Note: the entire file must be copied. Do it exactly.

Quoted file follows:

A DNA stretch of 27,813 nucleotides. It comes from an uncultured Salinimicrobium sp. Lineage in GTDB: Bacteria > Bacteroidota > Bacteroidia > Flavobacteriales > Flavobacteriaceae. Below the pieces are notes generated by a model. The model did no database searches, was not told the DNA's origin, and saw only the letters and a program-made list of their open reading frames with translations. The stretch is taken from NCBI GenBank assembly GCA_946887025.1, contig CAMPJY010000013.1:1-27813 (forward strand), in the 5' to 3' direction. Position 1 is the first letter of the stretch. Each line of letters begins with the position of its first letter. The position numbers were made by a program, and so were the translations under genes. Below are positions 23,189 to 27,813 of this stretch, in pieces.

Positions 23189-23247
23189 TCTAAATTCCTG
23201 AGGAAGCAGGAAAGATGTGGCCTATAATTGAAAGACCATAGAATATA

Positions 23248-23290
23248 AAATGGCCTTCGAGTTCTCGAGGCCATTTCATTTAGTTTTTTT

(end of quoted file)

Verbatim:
A DNA stretch of 27,813 nucleotides. It comes from an uncultured Salinimicrobium sp. Lineage in GTDB: Bacteria > Bacteroidota > Bacteroidia > Flavobacteriales > Flavobacteriaceae. Below the pieces are notes generated by a model. The model did no database searches, was not told the DNA's origin, and saw only the letters and a program-made list of their open reading frames with translations. The stretch is taken from NCBI GenBank assembly GCA_946887025.1, contig CAMPJY010000013.1:1-27813 (forward strand), in the 5' to 3' direction. Position 1 is the first letter of the stretch. Each line of letters begins with the position of its first letter. The position numbers were made by a program, and so were the translations under genes. Below are positions 23,189 to 27,813 of this stretch, in pieces.

Positions 23189-23247
23189 TCTAAATTCCTG
23201 AGGAAGCAGGAAAGATGTGGCCTATAATTGAAAGACCATAGAATATA

Positions 23248-23290
23248 AAATGGCCTTCGAGTTCTCGAGGCCATTTCATTTAGTTTTTTT